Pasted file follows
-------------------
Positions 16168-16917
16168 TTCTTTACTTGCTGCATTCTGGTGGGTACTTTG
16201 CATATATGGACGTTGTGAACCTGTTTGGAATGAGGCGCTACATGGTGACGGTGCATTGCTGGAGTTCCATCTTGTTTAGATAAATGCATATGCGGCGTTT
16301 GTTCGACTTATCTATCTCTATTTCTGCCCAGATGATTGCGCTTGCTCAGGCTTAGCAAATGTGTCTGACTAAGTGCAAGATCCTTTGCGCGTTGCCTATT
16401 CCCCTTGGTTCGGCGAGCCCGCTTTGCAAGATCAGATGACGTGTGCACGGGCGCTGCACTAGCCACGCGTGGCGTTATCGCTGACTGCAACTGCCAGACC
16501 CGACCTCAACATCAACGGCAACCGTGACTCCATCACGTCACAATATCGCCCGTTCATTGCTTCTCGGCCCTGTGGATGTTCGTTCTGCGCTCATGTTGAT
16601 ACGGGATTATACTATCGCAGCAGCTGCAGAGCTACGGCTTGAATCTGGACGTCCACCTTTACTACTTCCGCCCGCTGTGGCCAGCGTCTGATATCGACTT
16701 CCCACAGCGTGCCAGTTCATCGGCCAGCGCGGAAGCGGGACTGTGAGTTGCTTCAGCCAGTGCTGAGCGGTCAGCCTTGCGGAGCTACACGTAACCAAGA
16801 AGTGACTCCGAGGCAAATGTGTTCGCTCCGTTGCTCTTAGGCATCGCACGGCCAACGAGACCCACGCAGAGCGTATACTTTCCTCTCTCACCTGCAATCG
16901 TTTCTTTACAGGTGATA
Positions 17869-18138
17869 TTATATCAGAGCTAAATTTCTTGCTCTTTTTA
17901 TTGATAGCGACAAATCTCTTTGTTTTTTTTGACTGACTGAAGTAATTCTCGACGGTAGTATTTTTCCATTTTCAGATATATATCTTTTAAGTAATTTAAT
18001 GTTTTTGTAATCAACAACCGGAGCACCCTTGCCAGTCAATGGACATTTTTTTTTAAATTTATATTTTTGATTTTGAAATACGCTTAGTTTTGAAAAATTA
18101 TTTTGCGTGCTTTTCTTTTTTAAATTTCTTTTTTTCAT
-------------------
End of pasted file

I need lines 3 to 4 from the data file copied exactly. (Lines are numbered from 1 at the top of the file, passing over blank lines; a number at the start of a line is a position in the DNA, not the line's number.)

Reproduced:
16201 CATATATGGACGTTGTGAACCTGTTTGGAATGAGGCGCTACATGGTGACGGTGCATTGCTGGAGTTCCATCTTGTTTAGATAAATGCATATGCGGCGTTT
16301 GTTCGACTTATCTATCTCTATTTCTGCCCAGATGATTGCGCTTGCTCAGGCTTAGCAAATGTGTCTGACTAAGTGCAAGATCCTTTGCGCGTTGCCTATT